Easy to say; harder to solve.

Santa was watching me closely now, peering at me like he knew what I knew and was waiting for me to acknowledge that I knew that he knew that I knew what he thought he knew. The ole Saint Nick eyeball trick, which has never worked on me.

The report on Mr. Anderson had been routed straight to the top, with copies to SECO (Senior Elf in Charge of Operations—me) and EOD (Elf on Duty—my boss). It had a big "Eyes Only" banner across the top, which meant that under no circumstances was I to tell Fat Boy—internal code name for Santa—what the team had discovered.

And yet, the ole Saint Nick Eyeball and a Telnet window to some- where with an Italian command line. Odds were Santa already knew something . . .

You see, David Anderson had been involved in a four-car accident on I-5 over the Thanksgiving weekend. Just outside of Wilsonville. Slippery road. A semi going too fast. The accident had made the local eleven o'clock news. The following day's edition of the Portland Oregonian had included a small mention that, along with three other people, David Anderson had died in the accident.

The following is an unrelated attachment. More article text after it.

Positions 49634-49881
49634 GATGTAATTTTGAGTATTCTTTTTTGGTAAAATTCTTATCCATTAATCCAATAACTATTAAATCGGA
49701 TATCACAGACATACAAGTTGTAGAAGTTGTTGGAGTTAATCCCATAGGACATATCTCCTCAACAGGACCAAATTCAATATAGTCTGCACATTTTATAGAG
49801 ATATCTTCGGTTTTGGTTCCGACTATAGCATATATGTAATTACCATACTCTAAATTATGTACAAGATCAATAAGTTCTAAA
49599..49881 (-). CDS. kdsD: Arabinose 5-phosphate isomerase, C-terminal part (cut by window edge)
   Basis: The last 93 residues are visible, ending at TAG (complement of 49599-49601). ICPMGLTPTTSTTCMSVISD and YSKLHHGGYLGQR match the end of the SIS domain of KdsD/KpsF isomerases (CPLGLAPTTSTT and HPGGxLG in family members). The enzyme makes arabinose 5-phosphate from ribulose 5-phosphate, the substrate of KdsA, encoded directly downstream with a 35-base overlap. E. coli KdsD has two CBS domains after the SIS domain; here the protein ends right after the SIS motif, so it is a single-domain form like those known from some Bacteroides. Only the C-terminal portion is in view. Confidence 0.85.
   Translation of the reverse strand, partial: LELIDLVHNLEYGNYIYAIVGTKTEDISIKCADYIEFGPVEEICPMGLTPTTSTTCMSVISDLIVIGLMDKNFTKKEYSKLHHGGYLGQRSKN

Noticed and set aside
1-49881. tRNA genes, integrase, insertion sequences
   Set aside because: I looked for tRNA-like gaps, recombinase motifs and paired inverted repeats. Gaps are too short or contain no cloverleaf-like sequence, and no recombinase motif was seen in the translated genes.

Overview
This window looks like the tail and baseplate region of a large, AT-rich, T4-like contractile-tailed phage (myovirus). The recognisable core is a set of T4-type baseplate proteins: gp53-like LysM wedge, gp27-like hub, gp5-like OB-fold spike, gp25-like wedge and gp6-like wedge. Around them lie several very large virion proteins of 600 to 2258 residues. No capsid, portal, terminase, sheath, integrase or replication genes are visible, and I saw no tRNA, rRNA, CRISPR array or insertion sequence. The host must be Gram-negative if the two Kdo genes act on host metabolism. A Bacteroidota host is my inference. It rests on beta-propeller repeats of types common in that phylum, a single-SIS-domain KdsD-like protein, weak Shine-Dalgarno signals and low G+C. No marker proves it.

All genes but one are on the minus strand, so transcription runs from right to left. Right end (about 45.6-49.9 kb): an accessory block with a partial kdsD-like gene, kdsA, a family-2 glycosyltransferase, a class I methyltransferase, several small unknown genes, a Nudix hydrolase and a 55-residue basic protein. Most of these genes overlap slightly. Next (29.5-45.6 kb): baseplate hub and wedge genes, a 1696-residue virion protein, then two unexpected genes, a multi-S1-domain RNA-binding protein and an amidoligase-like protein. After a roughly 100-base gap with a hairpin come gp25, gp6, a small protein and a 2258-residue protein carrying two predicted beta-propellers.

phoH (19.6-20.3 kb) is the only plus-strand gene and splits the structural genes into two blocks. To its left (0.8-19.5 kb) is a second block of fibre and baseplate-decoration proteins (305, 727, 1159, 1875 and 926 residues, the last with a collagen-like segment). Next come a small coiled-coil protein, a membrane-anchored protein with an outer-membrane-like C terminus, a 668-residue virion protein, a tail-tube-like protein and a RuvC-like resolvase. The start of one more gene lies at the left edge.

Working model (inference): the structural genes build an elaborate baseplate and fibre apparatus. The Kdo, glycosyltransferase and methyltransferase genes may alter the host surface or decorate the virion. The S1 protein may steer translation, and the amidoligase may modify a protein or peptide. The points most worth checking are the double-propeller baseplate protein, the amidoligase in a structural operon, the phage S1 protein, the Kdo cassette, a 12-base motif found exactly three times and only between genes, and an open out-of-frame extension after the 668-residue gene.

Getting Daddy home in time for Christmas was a little out of our jurisdiction.

"I found the Oregonian article, Bernie," Santa said.

I swallowed. "Yeah?" I tried to stall. He hadn't blinked yet, and the letters on the computer screen kept distracting me.

It wasn't the fact that Santa was poking around the Vatican network that was worrying. It was the fact that he had gotten that far already.

"Is there something you want to tell me?" Santa asked.

I covered my eyes and wiggled my head, shaking off the ill effects of the Santicular Evil Eye. "Nope." I fumbled for the sleeve of his robe, tugging at it when I found it. "Come on, Santa. It's late. You should be in bed. I'll have Nigel send up something to help you sleep."

He pulled his sleeve free of my hand. "I don't want to sleep." He started tapping the computer screen with his finger, and he didn't stop until I opened my eyes and looked up. "Did you know that this office has been doing Christmas deliveries for four hundred and ninety-three years. And in that time, we've never missed a request. Not one."